Dopamine makes us human. Curiosity, arousal, wanting, attention, purposeful actions, reward-seeking, movement – and the trap of repeating pleasurable behavior. Let’s learn about this marvelous chemical messenger…

It’s all dopamine. Without it, there is no pleasure, satisfaction – or addiction.

Last week I posted Our reward system and dopamine: A life-sustaining trap. If you’d like to learn about the anatomy and physiology of it all, as well as its compulsive behavior and addiction trap, give it a go.

Shortly after starting on the piece I knew there needed to be much more info. So we’re going to call this part two.

As it applies to the emotional and mental health disorders, let’s learn about dopamine…

What is dopamine?

In the brain, dopamine functions as a neurotransmitter, taking care of biz in a handful of distinct pathways. The most well known is our reward system, hence, dopamine is often referred to as the “feel good” neurotransmitter.

Other pathways address operations, such as motor control and governing the release of assorted hormones.

Dopamine influences all sorts of functions and states, including mood, motivation, and attention, as well as regulating movement, learning, and emotional responses. And, of course, it’s the power source for our reward system.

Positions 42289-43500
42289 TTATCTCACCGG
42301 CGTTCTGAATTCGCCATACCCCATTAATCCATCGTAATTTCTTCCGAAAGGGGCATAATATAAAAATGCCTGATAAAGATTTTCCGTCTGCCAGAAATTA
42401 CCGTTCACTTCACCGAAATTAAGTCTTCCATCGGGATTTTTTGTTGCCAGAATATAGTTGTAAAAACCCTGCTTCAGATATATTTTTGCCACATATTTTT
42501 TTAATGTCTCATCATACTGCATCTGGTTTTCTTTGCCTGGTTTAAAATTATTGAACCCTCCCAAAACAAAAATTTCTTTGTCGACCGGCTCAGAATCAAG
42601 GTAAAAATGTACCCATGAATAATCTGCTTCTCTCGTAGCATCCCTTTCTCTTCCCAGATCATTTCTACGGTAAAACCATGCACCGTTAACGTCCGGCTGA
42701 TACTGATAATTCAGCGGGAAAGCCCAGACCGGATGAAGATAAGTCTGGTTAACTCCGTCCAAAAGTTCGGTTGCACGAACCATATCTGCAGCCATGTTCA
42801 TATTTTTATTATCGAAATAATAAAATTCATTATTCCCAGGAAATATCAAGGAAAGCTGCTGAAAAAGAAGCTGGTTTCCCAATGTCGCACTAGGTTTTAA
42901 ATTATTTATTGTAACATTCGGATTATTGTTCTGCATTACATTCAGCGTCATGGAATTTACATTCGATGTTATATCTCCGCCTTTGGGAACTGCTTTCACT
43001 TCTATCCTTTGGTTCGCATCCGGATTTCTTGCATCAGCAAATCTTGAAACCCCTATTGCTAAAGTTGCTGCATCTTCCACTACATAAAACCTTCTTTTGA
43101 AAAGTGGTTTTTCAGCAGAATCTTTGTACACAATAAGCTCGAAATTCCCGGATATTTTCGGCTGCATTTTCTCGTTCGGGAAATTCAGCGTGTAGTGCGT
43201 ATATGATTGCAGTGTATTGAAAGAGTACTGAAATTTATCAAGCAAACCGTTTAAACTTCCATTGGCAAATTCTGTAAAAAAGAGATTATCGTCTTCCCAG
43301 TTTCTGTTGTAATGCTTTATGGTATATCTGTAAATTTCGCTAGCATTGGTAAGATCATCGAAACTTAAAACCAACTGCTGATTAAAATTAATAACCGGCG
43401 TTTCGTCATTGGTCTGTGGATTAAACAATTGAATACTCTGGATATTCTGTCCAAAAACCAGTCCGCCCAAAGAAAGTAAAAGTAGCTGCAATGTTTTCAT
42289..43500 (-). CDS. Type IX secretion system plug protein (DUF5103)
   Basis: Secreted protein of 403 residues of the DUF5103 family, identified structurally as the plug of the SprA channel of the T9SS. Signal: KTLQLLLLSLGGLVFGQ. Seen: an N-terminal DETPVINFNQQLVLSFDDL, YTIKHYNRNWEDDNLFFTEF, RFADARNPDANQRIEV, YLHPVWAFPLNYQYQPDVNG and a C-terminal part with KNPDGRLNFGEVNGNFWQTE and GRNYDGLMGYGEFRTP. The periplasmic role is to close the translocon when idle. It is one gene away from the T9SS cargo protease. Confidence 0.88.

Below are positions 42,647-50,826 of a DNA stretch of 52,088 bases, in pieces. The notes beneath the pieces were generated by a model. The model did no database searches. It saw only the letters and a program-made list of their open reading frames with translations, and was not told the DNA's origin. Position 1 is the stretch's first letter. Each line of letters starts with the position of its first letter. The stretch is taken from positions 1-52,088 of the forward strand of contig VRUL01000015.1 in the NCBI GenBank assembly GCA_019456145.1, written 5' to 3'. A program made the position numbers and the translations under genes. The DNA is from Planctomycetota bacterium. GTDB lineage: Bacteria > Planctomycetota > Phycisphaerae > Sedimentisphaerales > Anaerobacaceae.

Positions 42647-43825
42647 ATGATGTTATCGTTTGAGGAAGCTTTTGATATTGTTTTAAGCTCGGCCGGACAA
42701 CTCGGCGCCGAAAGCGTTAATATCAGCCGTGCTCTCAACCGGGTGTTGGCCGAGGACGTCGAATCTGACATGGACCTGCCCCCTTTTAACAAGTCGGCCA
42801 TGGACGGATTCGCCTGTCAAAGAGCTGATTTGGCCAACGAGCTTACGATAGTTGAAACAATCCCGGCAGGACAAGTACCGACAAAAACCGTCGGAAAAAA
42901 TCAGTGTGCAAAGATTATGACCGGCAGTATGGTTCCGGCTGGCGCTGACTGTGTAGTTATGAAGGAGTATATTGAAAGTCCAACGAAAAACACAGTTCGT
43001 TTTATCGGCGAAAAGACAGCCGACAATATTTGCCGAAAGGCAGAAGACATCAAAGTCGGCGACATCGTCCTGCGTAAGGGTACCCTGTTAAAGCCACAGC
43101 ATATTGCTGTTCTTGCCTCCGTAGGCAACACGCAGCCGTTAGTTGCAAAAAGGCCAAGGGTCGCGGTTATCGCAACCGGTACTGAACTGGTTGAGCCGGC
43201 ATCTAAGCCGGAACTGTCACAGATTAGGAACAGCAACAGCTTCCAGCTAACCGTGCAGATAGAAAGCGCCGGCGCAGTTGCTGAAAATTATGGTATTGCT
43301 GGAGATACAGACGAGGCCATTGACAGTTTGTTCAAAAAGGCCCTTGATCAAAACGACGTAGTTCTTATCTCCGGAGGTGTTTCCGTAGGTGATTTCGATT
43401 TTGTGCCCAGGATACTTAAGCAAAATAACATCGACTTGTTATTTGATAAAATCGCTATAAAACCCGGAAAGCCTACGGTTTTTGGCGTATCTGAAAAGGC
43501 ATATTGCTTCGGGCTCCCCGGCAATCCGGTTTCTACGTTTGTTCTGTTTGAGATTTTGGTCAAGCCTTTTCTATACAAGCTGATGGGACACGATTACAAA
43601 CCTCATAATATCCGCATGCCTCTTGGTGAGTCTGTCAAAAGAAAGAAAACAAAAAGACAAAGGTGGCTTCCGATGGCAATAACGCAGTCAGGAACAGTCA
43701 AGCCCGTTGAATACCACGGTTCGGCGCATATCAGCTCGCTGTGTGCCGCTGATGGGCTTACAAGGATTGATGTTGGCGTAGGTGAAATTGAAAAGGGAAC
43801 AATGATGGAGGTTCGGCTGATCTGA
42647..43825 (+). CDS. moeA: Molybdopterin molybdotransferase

From birth, dopamine levels are critical. And when they’re too high or low, distress often accompanies.

Said distress can include ADHD, addiction, compulsive behavior, depression, schizophrenia, and OCD. Dopamine also plays a lead role in issues, such as congenital hypothyroidism, Parkinson’s disease, Alzheimer’s disease, and restless legs syndrome.

Dopamine is synthesized in several locations deep within the brain. The synthesis chain is phenylalanine to tyrosine to L-DOPA to dopamine.

What does dopamine do?

what is dopamine

Can you smell them?

“It is no exaggeration to say that dopamine makes us human.” That powerful statement comes from the Psychology Today article, Dopamine.

The craving many of us experience when cookies come out of the oven, the pleasure of smelling the morning coffee brewing, the joy of falling in love, the magic of sex, the irresistible desire for that “I’ll have another” cocktail…

It’s all dopamine. Without it, there is no pleasure, satisfaction – or addiction.

The addiction trap

In part one, I included the work of psychiatrist Dr. Amy Banks, who shared details regarding one of B.F. Skinner’s operant conditioning experiments in the 1950s.

According to Banks, as the experiment began, electrodes were implanted into the limbic system of rat’s brains, and they received a small zap when they entered a specific corner of a box.

Skinner and the gang thought if the zap was unpleasant enough, the rats wouldn’t go to that corner.

But when the electrodes were placed in the brain’s nucleus accumbens, central in the reward system, something unexpected occurred. Not only did the rats not avoid the corner, they went back to get the shock 700 times in an hour. They even chose it over food. According to Banks, it was something the rats absolutely “needed” to do.

She applied it to humans…

The increase in motivation and energy that dopamine provides can be a good thing, but when your brain gets wired to compulsive behaviors that stimulate the dopamine reward pathway (addictions) then your life can be as out of control as the poor rat in Skinner’s Box.